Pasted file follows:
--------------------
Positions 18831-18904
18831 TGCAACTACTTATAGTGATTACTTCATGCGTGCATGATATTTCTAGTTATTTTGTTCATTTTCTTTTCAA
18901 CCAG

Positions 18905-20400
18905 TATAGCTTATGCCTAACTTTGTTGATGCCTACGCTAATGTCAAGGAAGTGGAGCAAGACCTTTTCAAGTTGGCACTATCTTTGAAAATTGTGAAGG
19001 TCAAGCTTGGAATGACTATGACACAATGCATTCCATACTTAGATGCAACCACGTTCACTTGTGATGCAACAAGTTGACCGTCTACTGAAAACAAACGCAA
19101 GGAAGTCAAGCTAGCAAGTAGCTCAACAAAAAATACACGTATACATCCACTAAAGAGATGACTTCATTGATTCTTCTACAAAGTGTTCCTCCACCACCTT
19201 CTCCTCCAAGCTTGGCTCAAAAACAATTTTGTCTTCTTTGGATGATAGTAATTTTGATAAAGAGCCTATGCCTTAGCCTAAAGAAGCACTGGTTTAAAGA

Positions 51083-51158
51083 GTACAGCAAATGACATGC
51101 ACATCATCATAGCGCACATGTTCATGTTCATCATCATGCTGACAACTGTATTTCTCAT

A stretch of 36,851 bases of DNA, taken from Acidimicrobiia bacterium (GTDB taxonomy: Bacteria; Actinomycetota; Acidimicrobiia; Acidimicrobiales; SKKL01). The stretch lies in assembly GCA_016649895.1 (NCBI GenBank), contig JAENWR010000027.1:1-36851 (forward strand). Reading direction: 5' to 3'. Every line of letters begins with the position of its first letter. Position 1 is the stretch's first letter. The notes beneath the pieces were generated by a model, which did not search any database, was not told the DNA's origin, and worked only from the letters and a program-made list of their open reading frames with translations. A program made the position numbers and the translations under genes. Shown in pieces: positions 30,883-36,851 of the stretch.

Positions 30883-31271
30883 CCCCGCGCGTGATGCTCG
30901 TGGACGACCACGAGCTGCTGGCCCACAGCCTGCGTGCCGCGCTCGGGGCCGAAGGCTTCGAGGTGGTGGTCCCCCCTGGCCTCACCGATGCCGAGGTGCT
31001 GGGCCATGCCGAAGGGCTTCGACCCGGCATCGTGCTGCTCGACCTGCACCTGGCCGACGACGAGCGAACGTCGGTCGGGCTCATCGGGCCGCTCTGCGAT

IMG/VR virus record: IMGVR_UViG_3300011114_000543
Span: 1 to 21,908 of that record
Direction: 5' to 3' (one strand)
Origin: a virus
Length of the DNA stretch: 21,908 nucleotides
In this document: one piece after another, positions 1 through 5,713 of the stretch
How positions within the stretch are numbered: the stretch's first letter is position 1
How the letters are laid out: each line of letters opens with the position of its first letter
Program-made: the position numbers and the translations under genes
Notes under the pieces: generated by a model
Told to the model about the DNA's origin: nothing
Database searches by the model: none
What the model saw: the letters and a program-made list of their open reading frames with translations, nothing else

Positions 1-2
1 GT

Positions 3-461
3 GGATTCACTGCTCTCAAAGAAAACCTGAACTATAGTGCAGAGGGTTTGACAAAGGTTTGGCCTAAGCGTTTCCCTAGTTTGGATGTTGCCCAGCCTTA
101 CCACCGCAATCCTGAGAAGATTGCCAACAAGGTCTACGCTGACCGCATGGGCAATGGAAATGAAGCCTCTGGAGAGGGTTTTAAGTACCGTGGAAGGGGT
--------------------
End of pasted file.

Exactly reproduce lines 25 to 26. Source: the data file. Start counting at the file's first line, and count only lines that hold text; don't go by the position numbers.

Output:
Program-made: the position numbers and the translations under genes
Notes under the pieces: generated by a model